4. Ceciliani F, Giordano A, Spagnolo V. Protein Pept Lett 2002; 9: 211–223.
5. Nouri AME, Panayi GS, Goodman SM. Clin Exp Immunol 1984; 55: 295–302.
6. Rare Diseases UK. About Rare Diseases. Available from: https://www.raredisease.org.uk/what-is-a-rare-disease/


What is it like living with Periodic Fever Syndrome?

From a practical and emotional point of view, periodic fever syndromes can be quite overwhelming to live with for everyone, with lots of challenges to overcome. But with us understanding more and more about these recurrent diseases, improvements are being made to make diagnosis quicker and more accurate. As a result, there is more support and, indeed, more support groups for people affected by periodic fever syndromes and autoinflammatory diseases than ever before.

How difficult are rare autoinflammatory and periodic fevers syndromes to diagnose?

Because of the lack of knowledge and understanding around rare diseases, such as recurrent autoinflammatory conditions like SJIAAOSD and Periodic Fever syndromes like FMFTRAPSHIDS/MKDCAPS ,[1] more than 25% of people with rare diseases can wait anything from 5 to 30 years from when their symptoms first appear to when they receive an appropriate diagnosis. And up to 40% of people with rare diseases are initially diagnosed  incorrectly.[2] This has implications not only that person’s health, but on their social and personal lives.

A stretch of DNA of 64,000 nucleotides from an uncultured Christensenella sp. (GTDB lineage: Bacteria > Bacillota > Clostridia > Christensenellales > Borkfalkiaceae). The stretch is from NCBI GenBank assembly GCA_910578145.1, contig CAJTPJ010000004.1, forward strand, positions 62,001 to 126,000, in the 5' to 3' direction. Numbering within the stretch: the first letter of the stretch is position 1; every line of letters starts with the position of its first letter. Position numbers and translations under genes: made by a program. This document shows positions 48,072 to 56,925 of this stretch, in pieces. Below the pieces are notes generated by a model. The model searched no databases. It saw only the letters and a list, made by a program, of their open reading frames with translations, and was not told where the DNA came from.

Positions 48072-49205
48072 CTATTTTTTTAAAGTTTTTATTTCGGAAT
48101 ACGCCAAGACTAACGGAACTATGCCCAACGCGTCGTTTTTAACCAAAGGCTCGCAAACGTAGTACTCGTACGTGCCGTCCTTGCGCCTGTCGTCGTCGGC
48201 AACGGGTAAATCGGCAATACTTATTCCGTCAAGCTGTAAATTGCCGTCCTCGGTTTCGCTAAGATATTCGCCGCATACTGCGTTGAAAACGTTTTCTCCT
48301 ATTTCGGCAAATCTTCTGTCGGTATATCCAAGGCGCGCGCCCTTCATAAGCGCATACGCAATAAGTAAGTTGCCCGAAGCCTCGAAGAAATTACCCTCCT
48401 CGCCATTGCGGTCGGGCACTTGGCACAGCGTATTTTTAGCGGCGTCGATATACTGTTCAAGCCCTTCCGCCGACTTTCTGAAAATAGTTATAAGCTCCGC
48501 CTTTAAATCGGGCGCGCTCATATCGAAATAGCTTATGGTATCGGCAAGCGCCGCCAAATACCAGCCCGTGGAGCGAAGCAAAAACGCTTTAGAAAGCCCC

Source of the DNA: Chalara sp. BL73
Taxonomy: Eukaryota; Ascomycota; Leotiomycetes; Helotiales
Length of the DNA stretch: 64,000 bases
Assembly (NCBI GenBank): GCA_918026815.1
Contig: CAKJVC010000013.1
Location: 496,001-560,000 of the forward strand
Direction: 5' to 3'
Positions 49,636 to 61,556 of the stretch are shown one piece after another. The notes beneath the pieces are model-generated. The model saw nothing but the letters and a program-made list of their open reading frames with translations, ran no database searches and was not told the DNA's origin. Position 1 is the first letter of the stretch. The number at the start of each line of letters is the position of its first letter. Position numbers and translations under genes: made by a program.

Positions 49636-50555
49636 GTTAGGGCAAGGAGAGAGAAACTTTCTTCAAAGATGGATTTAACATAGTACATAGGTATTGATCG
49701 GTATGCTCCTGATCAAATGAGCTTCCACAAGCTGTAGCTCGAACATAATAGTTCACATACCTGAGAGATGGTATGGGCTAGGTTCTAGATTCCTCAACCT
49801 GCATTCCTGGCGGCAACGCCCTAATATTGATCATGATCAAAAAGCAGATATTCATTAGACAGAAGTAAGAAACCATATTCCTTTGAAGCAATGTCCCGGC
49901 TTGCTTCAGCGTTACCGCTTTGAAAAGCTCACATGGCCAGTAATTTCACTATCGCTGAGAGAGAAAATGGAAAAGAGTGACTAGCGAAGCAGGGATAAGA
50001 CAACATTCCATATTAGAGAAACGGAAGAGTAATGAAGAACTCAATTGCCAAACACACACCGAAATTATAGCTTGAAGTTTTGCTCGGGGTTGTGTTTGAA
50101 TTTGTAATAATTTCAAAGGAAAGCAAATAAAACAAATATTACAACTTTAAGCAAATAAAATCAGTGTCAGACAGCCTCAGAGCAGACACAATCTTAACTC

Why is it so difficult to diagnose rare diseases like periodic fever syndromes?

  • Similarity in symptoms: Diagnosis can be challenging because other conditions like appendicitis, acute rheumatic fever and drug allergies have similar symptoms that mimic them. [3,4,5]
  • Periodic fevers are rare: Some doctors may not have come across these diseases before, so may not suspect them for quite some time.[3] There is no ‘typical’ picture with periodic fevers. From one person to the next, the pattern of symptoms and flare-ups can vary widely.[3]
  • Lack of scientific knowledge: Due to the rarity of diseases like periodic fever syndromes, many doctors might only have limited, if any, exposure to patients with these conditions. [1,2]
  • Lack of information: Due to the limited level of medical knowledge and exposure, people with periodic fever syndromes can have trouble accessing expert knowledge as they will often not be referred to the appropriate specialist immediately. [1,2]

Raising awareness and educating people about rare diseases is one of the most important things we can do to help people who affected by these conditions to help ensure they receive the right diagnosis at the right time and get the understanding and support they need.

Your help to spread the word about rare autoinflammatory conditions such as periodic fever syndromes and the challenges associated with diagnosing these diseases is vital. Follow us on Facebook and share the video above with the people around you.

References:
1. “Rare Diseases: Understanding this Public Health Priority” 11/14, Eurordis, November 2005: http://www.eurordis.org/IMG/pdf/princeps_document-EN.pdf (Accessed May 2016)
2. “The Voice of 12,000 patients - Experiences and Expectations of Rare Disease Patients on Diagnosis and Care in Europe” Eurordis, 2003 - 2006 http://www.eurordis.org/IMG/pdf/voice_12000_patients/EURORDISCARE_FULLBOOKr.pdf (Accessed May 2016)
3. National Amyloidosis Centre. Available from: http://www.amyloidosis.org.uk/fever-syndromes/inherited-fever-syndromes/ (Accessed March 2016)
4. American College of Rheumatology. Familial Mediterranean Fever (Juvenile). Available from: http://www.rheumatology.org/I-Am-A/Patient-Caregiver/Diseases-Conditions/Familial-Mediterranean-Fever-Juvenile (Accessed May 2016)